Whitman and Chopin significantly address the role of death in formulating or manifesting identity in their works. For Chopin, whose subject is the feminism for the American women, she portrays it as a severe extreme denoting the importance of women in having the freedom to identify themselves without the pressures of the society and its norms (Wan 59). When Mrs. Mallard’s husband dies, her reaction of looking out the window as the news is brought to her signifies and marks the beginning of self-exploration and identity without hiding the blanket of matrimony (Sabbagh and Saghaei 296). Her realization of the self-annihilative and dependency brought about by love serve to cripple a woman’s identity transforming her overall mindset. Therefore, with death, the characters learn to live for herself by developing a strong identity as a woman in her own right as she learns to exercise more self-assertion overpowering the societal claims on womanhood.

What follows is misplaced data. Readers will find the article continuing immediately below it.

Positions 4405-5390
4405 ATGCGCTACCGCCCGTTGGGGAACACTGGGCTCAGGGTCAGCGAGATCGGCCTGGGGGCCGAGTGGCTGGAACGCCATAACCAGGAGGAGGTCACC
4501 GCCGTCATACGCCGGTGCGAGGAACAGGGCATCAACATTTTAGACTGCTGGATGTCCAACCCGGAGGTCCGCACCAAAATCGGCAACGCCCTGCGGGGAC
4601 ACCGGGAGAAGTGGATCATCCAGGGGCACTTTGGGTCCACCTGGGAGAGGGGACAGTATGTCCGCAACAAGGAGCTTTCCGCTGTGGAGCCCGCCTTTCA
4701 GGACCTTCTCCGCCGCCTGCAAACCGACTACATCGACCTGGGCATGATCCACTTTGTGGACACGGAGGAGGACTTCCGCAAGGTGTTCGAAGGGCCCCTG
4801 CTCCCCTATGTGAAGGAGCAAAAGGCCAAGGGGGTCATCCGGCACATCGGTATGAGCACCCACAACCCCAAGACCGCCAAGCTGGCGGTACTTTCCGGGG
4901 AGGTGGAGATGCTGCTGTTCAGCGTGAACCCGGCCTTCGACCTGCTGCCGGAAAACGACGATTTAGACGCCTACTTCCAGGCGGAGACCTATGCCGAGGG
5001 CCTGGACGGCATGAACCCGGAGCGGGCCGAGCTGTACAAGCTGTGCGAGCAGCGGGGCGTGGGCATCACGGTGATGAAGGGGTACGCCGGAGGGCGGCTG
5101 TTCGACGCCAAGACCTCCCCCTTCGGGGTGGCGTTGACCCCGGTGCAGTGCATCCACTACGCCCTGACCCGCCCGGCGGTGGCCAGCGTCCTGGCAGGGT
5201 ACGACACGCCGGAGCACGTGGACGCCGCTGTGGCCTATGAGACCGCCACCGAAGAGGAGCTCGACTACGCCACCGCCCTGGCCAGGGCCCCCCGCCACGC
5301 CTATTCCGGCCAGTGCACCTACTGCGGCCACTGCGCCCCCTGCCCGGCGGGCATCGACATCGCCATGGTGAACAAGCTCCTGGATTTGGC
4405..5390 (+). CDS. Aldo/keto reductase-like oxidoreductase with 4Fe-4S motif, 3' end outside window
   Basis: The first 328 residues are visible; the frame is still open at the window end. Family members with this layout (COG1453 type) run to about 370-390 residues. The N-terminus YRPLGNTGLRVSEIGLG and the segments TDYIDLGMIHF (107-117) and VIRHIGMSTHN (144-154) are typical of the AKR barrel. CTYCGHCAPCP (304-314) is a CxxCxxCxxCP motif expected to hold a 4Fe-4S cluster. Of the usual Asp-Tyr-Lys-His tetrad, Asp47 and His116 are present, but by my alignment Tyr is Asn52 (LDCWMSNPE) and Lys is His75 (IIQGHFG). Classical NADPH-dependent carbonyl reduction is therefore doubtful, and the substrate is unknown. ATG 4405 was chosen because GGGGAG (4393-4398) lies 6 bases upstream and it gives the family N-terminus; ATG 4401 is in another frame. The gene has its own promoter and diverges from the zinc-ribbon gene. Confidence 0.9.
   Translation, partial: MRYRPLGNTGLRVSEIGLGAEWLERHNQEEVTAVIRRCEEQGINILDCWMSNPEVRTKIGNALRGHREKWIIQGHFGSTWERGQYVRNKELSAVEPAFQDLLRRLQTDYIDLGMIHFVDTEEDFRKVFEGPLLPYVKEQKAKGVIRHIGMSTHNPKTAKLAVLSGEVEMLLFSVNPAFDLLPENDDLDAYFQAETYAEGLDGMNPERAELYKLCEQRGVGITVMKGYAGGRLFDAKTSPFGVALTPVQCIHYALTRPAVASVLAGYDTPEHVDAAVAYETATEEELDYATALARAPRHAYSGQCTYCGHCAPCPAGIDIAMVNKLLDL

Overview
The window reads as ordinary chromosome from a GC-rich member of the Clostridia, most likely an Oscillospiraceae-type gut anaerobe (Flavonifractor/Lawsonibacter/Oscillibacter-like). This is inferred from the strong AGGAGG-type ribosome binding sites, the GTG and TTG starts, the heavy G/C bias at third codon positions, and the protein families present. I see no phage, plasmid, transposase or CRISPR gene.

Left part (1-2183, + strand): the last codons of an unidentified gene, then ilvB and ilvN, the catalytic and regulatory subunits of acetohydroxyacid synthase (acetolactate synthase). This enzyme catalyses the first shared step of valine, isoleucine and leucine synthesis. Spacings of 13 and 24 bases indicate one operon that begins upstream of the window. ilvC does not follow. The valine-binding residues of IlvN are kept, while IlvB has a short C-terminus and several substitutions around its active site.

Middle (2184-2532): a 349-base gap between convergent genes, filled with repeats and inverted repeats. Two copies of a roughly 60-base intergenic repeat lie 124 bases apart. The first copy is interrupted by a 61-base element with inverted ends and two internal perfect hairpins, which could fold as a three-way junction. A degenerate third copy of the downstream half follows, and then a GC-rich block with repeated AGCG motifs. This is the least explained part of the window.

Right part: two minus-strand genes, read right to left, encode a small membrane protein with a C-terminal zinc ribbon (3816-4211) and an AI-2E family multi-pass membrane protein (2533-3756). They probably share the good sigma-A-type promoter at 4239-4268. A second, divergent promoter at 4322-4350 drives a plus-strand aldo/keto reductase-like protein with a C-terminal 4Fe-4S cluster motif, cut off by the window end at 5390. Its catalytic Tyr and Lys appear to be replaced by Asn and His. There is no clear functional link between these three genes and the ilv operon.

In Whitman’s perspective of death and American identity, he concentrates on the severity of the Civil war, which was characterized by constant marching, endless battles and mass death toll as the country struggled to regain its independence. According to this poet, through these experiences, the identity of America was strengthened given the focal point the war played in unifying Americans. One of the works supporting this view is “A March in the Ranks Hard Press and the Road Unknown.” In this writing, unity as a componential element in America’s identity is exemplified when the soldiers morn their fallen brothers in collaboration with nurses, other patients, and doctors. The poet profoundly depicts the American heritage as war presents a destructive and harmful nature, which fails to divide America despite the injustices inflicted on the dead soldiers and civilians who were stripped of their identities.